Frank Chickens.The first song of the day to shuffle as the kettle boils is We are Ninja by Frank Chickens, a Japanese duo that had a couple of hit singles back in 1982. I check my email and have a quick look at who’s doing what on Facebook before continuing with my research for a couple of magazine features on Italian cooking. The iPod is still playing and another Frank Chickens song plays, this time it’s Cheeba Cheeba Chimpira.

We are Ninja


Figs. Yesterday a friend dropped off some figs from his garden and we had them roasted, stuffed with Gorgonzola and wrapped in Prosciutto di San Danielle; in my opinion much nicer than Parma ham. There’s a few left and they seem to just appear in my hand before disappearing inside my mouth. It’s been a good year for produce, I’ve not purchased any tomatoes for weeks, having grown my own. We had a plentiful supply of courgettes and chillies and three large pumpkins on the solitary plant I popped down at the side of the house. I’ll be clearing a patch of land in the autumn to get ready for next years planting of the orto.

Flies. This week there’s been more flies than normal, as the kitchen cupboards were being fitted the room seemed to buzz with them. The bathroom has also seemed to attract them, every time I go inside there’s two or three flitting from surface to surface. I’m constantly spraying the air with fly killer and the dogs are trying to catch them as they bother them too. Sitting outside is a nightmare at the moment as there’s so many of the things. Occasionally a dreadful smell wafts up from down the bottom, where a stretch of unkempt land lies, and we begin to wonder if there’s some rotting carrion down there; it would certainly account for the plague of bluebottles.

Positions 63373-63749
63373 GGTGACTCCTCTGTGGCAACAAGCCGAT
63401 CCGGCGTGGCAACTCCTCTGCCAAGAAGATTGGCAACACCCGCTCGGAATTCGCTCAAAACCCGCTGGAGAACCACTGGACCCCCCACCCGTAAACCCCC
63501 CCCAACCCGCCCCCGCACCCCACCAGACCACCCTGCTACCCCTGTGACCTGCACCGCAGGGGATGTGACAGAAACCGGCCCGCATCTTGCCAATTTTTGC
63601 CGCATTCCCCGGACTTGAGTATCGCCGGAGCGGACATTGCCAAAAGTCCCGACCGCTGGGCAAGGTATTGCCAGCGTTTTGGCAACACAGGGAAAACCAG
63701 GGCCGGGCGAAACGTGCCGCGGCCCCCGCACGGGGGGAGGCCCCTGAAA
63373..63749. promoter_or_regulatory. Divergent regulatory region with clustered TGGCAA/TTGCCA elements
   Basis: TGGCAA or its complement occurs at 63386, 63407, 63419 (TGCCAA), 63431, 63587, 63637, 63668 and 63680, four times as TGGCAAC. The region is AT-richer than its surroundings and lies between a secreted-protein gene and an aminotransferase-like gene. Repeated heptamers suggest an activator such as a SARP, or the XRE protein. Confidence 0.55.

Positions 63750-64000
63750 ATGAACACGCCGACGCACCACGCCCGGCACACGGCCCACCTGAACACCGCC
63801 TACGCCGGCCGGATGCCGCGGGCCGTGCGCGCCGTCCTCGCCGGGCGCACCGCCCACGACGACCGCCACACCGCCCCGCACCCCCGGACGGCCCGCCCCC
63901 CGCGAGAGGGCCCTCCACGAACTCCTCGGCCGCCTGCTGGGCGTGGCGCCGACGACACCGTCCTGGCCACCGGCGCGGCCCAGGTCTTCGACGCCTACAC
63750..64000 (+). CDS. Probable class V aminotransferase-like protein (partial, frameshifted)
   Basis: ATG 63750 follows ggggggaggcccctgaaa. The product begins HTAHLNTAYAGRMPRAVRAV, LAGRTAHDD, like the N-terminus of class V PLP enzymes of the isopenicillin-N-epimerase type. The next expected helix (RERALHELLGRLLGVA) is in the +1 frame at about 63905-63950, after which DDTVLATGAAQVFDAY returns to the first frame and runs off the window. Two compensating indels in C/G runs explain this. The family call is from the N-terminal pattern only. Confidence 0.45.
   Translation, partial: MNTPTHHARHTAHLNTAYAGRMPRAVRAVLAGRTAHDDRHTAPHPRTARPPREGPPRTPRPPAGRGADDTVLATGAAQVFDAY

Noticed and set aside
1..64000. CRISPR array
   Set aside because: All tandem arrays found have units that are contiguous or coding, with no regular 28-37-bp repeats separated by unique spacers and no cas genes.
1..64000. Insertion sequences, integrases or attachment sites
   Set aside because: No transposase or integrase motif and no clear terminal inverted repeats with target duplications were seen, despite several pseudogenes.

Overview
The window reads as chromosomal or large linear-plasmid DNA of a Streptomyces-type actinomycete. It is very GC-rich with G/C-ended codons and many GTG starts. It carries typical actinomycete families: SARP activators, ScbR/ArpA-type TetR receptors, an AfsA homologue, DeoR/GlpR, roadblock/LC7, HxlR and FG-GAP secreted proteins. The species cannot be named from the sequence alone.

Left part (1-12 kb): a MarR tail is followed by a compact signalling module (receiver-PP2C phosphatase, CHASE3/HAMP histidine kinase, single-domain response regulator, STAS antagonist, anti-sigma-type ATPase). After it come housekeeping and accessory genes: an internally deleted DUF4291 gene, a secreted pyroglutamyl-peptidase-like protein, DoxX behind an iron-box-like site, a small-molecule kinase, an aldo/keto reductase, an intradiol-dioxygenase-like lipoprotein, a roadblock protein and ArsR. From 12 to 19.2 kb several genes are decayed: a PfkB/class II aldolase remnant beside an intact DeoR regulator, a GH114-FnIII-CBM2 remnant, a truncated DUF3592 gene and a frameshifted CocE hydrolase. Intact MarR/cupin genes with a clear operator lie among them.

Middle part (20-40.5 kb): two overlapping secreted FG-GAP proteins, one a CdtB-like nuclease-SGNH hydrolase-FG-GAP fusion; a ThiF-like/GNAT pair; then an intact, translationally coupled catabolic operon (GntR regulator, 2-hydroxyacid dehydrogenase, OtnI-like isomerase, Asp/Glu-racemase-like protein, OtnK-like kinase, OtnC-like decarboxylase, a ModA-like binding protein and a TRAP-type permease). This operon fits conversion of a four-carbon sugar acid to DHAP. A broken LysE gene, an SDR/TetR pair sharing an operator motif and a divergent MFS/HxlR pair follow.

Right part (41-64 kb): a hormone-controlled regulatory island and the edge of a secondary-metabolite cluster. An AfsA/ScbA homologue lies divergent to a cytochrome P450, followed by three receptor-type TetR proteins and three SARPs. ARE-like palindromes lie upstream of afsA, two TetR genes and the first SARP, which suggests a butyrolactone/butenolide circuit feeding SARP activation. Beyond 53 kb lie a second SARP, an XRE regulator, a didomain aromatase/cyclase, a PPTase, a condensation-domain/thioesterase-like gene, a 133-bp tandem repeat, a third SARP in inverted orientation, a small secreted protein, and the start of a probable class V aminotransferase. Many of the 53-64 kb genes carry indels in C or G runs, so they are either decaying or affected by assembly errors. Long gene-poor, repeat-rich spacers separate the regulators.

Food. For part of my research, I’m reading Italian Food by Elizabeth David, published in 1952, it’s a seminal work that paved the way for other writers’ of foreign cuisine. Lunchtime comes around and as I’m focussed on antipasti, I decide a plate of such will be nice. I think if you’re going to prepare antipasti it’s best to use good quality ingredients and take the time to prepare it. I start off making a cucumber, caper and tuna salad flavoured with lemon juice and olive oil; unfiltered extra virgin of course. The second salad is simple, just finely chop three average sized tomatoes, season with white pepper and a pinch of salt, crush one raw garlic clove into the tomatoes and slosh on some olive oil. These salads are served with some Prosciutto di San Danielle, some chicken and spinach roll, another fig, olives, cippoline and a wedge of Gorgonzola and a dollop of fresh ricotta seasoned with black pepper and anchovies. As I tuck in, I think of another thing beginning with f that would go well with my lunch, focaccia.